Beans, beans the magical fruit, the more you eat the more you… likely don’t live in the US?
That rhyme isn’t as catchy as the original, but the facts check out: Per Vox, Americans are majorly slacking in their bean consumption compared to other parts of the world.
Annually, the average person eats:
- 110-130 pounds of beans in countries like Rwanda and Burundi
- 12 pounds of beans in the UK
- 7.5 pounds of beans in the US
America’s lackluster legume consumption is confusing given the many benefits of beans: They’re protein-rich, cheaper than plant-based meat, and efficient to grow. Plus, they pack a punch:
- Raising livestock (like cattle, pigs, and chickens) uses 77% of the world’s agricultural land but provides only 37% of the global protein supply.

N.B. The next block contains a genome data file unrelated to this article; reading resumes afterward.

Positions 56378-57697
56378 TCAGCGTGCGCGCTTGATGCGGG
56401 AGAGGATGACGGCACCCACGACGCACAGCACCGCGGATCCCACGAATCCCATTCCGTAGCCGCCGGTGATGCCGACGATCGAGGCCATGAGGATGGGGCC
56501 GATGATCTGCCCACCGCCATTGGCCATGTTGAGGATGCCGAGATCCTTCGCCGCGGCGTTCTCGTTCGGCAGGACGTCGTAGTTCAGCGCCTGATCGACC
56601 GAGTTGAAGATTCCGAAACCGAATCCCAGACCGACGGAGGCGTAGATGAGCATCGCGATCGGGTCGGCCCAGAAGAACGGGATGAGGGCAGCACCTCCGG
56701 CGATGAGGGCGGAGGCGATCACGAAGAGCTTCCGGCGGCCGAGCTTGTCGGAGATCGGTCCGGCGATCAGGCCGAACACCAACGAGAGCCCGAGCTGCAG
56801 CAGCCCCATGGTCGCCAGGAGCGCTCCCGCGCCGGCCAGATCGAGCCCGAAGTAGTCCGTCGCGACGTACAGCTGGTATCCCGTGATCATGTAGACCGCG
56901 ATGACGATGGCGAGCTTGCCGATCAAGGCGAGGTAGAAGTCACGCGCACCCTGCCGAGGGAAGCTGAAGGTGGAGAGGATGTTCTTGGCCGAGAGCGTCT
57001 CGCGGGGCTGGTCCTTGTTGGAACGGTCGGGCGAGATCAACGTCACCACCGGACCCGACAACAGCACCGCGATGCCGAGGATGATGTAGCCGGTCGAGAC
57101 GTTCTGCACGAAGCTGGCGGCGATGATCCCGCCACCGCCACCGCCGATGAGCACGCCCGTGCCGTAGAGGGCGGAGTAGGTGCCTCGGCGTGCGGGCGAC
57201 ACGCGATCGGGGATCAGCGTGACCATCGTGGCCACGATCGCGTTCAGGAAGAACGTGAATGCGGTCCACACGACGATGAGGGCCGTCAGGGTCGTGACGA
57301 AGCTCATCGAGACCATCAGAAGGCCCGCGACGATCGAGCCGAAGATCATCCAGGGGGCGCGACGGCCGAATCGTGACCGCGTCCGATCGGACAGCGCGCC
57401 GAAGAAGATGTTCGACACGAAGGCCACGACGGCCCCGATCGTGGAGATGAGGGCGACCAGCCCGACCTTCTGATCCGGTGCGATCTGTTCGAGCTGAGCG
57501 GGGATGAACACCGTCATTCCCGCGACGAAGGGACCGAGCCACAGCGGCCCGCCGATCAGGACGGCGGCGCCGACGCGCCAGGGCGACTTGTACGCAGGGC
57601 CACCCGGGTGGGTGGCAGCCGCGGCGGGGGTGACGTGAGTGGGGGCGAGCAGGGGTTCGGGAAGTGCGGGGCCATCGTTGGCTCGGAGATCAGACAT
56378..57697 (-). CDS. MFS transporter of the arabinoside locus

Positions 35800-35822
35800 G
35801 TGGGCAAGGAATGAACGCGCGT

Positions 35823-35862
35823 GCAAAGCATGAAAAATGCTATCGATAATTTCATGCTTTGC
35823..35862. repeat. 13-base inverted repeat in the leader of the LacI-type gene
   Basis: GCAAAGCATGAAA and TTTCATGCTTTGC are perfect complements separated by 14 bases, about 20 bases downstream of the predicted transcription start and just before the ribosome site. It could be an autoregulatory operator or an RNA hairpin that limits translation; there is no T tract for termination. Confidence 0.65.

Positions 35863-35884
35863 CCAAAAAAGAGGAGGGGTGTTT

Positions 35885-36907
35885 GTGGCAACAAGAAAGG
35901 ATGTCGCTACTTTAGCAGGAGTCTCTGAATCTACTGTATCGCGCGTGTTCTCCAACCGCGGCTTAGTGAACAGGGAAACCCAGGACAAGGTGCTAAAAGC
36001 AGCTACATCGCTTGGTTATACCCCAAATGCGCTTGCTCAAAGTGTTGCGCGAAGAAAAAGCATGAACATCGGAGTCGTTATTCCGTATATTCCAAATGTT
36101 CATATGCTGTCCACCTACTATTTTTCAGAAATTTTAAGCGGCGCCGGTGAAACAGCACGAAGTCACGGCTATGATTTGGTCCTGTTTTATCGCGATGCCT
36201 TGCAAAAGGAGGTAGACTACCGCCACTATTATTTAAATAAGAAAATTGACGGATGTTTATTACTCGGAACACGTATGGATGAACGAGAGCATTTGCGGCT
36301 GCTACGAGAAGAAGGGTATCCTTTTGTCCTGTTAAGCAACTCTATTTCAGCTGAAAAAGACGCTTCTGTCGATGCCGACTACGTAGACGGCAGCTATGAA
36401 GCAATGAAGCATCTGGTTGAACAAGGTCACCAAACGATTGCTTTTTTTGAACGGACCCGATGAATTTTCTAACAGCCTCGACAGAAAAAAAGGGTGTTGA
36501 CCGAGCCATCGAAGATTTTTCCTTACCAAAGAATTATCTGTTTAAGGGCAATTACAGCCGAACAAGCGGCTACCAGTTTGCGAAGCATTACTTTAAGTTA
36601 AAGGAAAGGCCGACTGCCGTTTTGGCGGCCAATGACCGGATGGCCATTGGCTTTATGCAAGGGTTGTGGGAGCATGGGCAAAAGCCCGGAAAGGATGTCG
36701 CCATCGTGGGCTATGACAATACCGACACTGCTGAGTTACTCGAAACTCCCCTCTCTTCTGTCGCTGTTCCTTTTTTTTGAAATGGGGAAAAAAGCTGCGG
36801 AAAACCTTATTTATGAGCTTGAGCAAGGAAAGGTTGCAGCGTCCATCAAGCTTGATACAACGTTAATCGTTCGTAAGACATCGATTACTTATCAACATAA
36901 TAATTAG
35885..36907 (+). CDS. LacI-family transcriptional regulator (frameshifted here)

- Growing plants, like beans, uses only 23% of the world’s land but produces 63% of its protein supply.
So what’s the problem?
Beans might need to fire their PR person. While they were cleared off the shelves by terrified pandemic shoppers in 2020, in calm times beans are often forgotten in the depths of American pantries.
And growing them got complicated: In the 1980s, changes to intellectual property laws meant large companies like Bayer and Monsanto could patent seeds — and sue farmers who plant them (even by accident).
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